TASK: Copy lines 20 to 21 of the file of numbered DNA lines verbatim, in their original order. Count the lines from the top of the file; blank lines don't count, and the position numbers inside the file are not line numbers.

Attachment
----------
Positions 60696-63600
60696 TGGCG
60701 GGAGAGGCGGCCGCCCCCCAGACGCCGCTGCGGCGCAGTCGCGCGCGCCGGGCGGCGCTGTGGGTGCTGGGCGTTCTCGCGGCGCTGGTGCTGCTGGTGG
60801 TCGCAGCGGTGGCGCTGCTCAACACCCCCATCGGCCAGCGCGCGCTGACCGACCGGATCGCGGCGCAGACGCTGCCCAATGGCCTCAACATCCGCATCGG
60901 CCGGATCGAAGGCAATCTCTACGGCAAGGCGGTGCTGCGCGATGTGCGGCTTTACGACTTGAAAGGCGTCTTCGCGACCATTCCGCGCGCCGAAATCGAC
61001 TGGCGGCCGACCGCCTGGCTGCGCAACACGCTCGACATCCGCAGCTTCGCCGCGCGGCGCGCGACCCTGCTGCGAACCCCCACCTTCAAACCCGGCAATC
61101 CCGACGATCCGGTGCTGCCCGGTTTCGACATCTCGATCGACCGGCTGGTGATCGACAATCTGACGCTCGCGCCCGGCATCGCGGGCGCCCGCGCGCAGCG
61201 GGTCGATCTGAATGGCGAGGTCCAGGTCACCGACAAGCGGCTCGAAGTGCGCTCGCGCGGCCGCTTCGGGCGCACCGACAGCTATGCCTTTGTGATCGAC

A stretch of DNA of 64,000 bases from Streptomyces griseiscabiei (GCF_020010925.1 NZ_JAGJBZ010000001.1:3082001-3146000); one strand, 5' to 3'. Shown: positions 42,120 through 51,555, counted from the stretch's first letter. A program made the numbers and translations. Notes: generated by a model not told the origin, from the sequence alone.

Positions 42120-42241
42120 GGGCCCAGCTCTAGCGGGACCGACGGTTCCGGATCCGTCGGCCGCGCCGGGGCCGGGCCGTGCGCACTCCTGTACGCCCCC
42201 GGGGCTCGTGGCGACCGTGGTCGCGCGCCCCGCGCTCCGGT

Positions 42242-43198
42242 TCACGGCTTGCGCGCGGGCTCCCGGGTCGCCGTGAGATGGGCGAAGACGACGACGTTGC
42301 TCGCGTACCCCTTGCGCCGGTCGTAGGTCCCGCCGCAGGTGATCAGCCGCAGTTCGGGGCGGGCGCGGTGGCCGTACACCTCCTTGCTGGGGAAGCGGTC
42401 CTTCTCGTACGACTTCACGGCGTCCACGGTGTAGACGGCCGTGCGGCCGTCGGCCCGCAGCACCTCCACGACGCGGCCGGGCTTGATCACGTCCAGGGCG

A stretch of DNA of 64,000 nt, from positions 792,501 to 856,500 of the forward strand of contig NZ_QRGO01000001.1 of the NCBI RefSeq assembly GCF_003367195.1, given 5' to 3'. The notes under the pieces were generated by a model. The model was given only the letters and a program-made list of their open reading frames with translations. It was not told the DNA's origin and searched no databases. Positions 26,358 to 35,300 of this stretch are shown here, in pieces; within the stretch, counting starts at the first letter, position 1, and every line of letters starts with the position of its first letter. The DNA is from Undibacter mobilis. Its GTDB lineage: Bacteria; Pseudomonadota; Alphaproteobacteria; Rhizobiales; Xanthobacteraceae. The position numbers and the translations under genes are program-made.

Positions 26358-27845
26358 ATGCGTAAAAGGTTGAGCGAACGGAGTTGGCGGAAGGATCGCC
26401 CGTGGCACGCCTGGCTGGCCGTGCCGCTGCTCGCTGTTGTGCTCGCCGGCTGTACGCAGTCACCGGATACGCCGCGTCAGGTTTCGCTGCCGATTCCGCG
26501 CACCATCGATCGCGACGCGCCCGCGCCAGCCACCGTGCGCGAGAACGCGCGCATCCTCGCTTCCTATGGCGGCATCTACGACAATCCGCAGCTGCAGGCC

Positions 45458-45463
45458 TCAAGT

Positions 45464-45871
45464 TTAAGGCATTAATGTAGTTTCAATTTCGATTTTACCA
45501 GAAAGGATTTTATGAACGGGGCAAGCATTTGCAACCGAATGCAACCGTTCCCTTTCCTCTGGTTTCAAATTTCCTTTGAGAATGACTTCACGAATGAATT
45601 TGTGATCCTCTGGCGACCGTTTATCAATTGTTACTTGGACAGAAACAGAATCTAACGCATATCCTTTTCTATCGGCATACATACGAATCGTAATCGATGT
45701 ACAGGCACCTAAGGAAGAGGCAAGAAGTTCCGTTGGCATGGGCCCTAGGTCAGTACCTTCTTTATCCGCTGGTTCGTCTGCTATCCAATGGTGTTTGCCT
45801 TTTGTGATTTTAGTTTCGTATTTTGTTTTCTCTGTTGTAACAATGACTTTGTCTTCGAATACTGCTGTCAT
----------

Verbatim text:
26401 CGTGGCACGCCTGGCTGGCCGTGCCGCTGCTCGCTGTTGTGCTCGCCGGCTGTACGCAGTCACCGGATACGCCGCGTCAGGTTTCGCTGCCGATTCCGCG
26501 CACCATCGATCGCGACGCGCCCGCGCCAGCCACCGTGCGCGAGAACGCGCGCATCCTCGCTTCCTATGGCGGCATCTACGACAATCCGCAGCTGCAGGCC